The AidData Blog: The First Tranche

Editor’s Note: The following post is adapted from an AidData Working Paper — The Dragon’s Curse? China, the World Bank, and Perceptions of Corruption in Tanzania, by authors Gina Kelly, Samuel Brazys, and Johan Elkink — that has been revised and published in the Review of International Organizations

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Heidelberg University and AidData are pleased to invite submissions of one-page proposals due May 1st for papers to be presented at the workshop “Tracking International Aid and Investment from Developing and Emerging Economies,” at Heidelberg University in Germany from September 22-23, 2017.

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Pali Lehohla, Statistician-General for Statistics South Africa, closed the inaugural UN World Data Forum by charging the audience to fill data gaps, saying: “We cannot achieve what we cannot measure."

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The data revolution has a blindspot — data graveyards. (That’s where unused data goes to die). Investors and producers of development data, including AidData, know surprisingly little about what barriers prevent decision-makers from using data and evidence in their work.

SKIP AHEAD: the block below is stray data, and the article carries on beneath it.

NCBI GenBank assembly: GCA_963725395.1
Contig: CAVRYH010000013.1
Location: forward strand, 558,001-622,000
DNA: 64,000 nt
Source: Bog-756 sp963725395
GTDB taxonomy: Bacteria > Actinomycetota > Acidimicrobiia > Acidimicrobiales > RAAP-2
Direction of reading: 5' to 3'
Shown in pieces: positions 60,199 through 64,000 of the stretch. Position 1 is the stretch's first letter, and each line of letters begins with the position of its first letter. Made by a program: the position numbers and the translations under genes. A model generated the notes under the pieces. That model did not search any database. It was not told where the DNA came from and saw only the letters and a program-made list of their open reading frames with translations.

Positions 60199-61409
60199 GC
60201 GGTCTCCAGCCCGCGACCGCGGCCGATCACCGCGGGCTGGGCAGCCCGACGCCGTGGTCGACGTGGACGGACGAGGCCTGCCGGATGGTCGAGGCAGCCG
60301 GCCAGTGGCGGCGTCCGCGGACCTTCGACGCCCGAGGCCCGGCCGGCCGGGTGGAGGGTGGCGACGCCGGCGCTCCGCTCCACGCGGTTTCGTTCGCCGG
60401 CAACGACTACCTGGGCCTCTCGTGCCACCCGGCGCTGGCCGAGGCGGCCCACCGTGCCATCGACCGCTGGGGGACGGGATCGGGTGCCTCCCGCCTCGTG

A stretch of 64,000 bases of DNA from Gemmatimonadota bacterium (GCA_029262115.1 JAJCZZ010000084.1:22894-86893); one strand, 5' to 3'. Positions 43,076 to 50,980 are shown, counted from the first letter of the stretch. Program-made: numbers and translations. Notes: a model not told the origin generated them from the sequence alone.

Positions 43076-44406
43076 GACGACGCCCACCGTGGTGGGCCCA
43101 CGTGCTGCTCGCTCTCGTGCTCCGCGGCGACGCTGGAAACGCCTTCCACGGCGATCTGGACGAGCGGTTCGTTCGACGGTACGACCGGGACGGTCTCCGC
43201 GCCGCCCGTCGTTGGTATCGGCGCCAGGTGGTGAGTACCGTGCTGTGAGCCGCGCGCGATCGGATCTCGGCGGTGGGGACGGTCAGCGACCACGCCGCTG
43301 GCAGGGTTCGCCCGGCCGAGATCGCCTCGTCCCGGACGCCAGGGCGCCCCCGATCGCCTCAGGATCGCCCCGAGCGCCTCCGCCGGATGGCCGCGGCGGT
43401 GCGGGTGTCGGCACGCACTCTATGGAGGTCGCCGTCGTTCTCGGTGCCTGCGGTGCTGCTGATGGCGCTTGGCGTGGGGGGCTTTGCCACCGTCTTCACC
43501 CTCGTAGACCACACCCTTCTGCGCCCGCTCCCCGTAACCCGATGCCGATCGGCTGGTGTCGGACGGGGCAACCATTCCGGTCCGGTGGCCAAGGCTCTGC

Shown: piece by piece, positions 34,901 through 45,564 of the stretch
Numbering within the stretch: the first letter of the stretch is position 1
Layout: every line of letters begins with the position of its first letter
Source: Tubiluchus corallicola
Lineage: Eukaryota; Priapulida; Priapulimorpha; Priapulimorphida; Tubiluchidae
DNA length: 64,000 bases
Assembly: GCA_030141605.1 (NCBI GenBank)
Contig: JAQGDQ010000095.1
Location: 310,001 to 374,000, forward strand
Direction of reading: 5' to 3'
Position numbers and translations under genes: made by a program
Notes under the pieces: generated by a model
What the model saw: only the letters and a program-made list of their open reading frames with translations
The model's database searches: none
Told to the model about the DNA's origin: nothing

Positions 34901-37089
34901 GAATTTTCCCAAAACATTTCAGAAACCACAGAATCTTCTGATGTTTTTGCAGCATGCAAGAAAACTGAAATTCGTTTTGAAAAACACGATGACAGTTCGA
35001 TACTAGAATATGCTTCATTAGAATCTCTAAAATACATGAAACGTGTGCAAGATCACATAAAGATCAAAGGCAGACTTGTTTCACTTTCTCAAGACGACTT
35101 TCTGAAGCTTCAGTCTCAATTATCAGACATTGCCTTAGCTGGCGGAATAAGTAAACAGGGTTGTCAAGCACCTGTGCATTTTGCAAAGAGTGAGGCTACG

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"Leaving no one behind" — the animating theme of the UN Sustainable Development Goals (SDGs) — is just as relevant to the U.S. as it is to low- and middle-income countries. This is particularly apparent in Flint, Michigan,

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Achieving sustainable development for all will require a seismic shift in how we measure progress and allocate resources. AidData already tracks who is funding what, where, and to what effect. However, increasingly we must also monitor who is benefiting from sustainable development.

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